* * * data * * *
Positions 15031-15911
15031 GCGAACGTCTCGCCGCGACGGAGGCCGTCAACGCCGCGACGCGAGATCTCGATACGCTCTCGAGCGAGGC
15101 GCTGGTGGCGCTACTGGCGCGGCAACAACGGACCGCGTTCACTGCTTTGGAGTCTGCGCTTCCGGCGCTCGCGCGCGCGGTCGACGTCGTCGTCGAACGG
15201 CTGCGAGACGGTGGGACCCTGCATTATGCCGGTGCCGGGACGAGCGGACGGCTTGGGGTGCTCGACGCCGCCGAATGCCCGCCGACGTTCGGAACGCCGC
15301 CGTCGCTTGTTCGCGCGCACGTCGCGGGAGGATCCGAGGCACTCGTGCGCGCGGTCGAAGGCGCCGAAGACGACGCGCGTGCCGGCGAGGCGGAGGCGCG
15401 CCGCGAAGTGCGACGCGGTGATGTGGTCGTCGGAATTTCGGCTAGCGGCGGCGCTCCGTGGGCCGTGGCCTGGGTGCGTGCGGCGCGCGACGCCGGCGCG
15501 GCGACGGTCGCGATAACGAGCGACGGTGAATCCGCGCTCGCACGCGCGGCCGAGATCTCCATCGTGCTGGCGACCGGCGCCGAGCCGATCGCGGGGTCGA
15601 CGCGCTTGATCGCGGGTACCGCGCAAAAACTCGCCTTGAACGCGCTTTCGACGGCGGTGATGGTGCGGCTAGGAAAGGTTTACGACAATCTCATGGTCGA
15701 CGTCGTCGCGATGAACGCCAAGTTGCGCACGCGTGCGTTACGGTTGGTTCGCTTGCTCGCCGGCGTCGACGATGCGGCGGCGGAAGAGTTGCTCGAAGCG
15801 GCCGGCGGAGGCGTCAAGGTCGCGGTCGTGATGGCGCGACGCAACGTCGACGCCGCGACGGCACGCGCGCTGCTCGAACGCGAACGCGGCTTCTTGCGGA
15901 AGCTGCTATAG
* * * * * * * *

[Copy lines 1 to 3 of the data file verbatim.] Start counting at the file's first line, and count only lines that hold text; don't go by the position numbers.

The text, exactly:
Positions 15031-15911
15031 GCGAACGTCTCGCCGCGACGGAGGCCGTCAACGCCGCGACGCGAGATCTCGATACGCTCTCGAGCGAGGC
15101 GCTGGTGGCGCTACTGGCGCGGCAACAACGGACCGCGTTCACTGCTTTGGAGTCTGCGCTTCCGGCGCTCGCGCGCGCGGTCGACGTCGTCGTCGAACGG